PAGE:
2 Dead After Tornado Destroys Amazon Warehouse in Illinois

Officials are confirming two fatalities at an Amazon delivery facility in Edwardsville, Illinois after a tornado hit the warehouse late Friday night.

2 Dead after tornado hits Amazon warehouse in Illinois

Photo by TIM VIZER/AFP via Getty Images

2 Dead after tornado hits Amazon warehouse in Illinois

Two people died after a tornado struck an Amazon warehouse in Edwardsville, Illinois, late Friday night.

Reuters reports up to 50 workers became trapped inside the facility after a roof and other parts of the building collapsed. Edwardsville Police Chief Mike Fillback told reporters that at least 30 workers were transported by bus from the scene, while two people were taken by helicopter to local hospitals for treatment. 

“We were able to transport them to a safe location and reunite them with loved ones or get them assistance,” Fillback said. “We’re still working to identify if there are still other individuals in the building and how to get through the debris in order to get them assistance.”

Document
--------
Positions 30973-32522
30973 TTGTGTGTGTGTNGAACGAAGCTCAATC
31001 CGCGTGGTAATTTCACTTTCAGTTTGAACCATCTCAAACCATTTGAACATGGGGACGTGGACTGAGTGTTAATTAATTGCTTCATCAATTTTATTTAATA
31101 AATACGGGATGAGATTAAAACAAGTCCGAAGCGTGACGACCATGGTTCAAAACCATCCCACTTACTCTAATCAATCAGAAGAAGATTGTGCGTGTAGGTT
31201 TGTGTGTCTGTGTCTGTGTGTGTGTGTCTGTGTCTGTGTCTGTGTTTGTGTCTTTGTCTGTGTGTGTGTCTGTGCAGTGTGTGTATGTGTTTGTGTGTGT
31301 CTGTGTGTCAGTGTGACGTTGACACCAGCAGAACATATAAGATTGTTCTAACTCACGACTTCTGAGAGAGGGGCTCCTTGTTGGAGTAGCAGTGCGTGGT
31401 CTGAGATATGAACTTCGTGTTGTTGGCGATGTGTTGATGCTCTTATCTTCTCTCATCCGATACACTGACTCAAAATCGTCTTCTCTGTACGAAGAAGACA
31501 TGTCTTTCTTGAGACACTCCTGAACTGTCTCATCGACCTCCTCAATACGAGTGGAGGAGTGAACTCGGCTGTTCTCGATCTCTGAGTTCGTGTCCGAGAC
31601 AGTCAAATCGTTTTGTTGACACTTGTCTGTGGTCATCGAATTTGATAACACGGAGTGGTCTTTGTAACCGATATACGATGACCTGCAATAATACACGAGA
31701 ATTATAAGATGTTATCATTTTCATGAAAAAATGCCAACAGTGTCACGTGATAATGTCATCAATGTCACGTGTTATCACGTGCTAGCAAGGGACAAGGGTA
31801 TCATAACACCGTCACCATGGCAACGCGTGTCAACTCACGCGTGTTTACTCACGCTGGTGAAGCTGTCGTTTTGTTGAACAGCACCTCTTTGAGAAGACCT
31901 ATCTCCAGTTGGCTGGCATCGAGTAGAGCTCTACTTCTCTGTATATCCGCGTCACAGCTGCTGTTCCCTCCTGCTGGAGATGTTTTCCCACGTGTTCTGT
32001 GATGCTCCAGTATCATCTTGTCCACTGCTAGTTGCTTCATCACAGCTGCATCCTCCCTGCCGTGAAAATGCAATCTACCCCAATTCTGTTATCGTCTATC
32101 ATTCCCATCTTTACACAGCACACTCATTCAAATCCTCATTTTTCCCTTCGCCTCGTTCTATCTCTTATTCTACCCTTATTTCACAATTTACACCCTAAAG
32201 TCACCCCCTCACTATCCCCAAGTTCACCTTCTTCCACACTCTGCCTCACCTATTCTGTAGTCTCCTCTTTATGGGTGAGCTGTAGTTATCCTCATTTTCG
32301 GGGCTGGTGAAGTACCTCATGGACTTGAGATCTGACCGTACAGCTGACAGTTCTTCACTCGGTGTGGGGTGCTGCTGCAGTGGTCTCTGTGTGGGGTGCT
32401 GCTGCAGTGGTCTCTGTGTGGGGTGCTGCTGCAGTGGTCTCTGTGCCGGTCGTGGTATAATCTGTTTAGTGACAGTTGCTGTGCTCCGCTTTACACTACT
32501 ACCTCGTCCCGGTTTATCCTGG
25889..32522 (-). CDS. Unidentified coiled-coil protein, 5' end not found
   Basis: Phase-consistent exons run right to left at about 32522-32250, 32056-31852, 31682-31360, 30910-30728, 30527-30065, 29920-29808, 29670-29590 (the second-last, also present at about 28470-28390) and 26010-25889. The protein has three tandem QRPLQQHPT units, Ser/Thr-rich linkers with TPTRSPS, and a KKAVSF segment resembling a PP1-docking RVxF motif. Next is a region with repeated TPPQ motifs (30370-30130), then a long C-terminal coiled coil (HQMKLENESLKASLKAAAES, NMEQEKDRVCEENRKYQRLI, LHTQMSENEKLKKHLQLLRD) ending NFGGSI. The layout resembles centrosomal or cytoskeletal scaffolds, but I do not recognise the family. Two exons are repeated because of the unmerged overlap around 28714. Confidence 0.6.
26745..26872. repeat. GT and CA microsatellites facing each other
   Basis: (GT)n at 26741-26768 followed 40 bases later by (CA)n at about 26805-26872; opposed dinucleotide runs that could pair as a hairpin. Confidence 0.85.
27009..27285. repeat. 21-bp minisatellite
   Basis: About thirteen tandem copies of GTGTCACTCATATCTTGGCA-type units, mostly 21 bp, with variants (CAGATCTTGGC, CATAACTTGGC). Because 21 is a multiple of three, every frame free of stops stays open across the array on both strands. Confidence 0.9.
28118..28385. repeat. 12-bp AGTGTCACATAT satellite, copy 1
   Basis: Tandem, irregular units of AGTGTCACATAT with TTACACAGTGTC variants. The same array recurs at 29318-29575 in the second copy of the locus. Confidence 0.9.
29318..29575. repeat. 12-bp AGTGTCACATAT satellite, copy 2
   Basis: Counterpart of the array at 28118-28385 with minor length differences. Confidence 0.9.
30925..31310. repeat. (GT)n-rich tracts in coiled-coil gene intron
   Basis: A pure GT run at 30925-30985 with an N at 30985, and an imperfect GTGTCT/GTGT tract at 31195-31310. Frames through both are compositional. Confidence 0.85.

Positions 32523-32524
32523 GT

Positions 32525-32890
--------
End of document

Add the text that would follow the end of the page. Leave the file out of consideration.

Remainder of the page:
Amazon spokesperson Richard Rocha said in a written statement Friday night: “The safety and well-being of our employees and partners is our top priority right now. We’re assessing the situation and will share additional information when it’s available.”

While officials are waiting to release the names of the victims, Fox 2 St. Louis reports the mother of Clayton Cope, a maintenance worker at the fulfillment center, has confirmed that her son is one of the casualties. “He was just 29-years-old,” a reporter wrote on Twitter. “His parents and so many others are going through unbearable loss just before Christmas. Please pray for their healing.”

As previously reported, there were were at least 18 confirmed tornadoes across four states late Friday night: Arkansas, Kentucky, Illinois and Missouri. 

Kentucky Governor Andy Beshear declared a state of emergency early Saturday morning after at least 50 people were killed in his home state. “We’re going to lose over 50 people, probably closer to somewhere between 70 and 100,” Beshear said at a press conference. “It’s devastating.”

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